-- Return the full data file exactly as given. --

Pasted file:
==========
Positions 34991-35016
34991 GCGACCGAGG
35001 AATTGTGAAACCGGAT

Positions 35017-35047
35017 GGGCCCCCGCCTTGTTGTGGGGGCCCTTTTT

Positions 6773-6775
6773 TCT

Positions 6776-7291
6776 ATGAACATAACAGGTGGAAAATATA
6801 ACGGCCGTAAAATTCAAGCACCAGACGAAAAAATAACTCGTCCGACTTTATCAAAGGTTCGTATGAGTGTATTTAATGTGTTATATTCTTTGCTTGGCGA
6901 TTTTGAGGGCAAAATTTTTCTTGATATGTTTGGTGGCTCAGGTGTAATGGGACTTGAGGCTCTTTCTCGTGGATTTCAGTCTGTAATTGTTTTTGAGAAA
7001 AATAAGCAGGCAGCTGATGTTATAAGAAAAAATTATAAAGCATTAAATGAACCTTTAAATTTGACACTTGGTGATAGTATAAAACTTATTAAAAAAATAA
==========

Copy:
Positions 34991-35016
34991 GCGACCGAGG
35001 AATTGTGAAACCGGAT

Positions 35017-35047
35017 GGGCCCCCGCCTTGTTGTGGGGGCCCTTTTT

Positions 6773-6775
6773 TCT

Positions 6776-7291
6776 ATGAACATAACAGGTGGAAAATATA
6801 ACGGCCGTAAAATTCAAGCACCAGACGAAAAAATAACTCGTCCGACTTTATCAAAGGTTCGTATGAGTGTATTTAATGTGTTATATTCTTTGCTTGGCGA
6901 TTTTGAGGGCAAAATTTTTCTTGATATGTTTGGTGGCTCAGGTGTAATGGGACTTGAGGCTCTTTCTCGTGGATTTCAGTCTGTAATTGTTTTTGAGAAA
7001 AATAAGCAGGCAGCTGATGTTATAAGAAAAAATTATAAAGCATTAAATGAACCTTTAAATTTGACACTTGGTGATAGTATAAAACTTATTAAAAAAATAA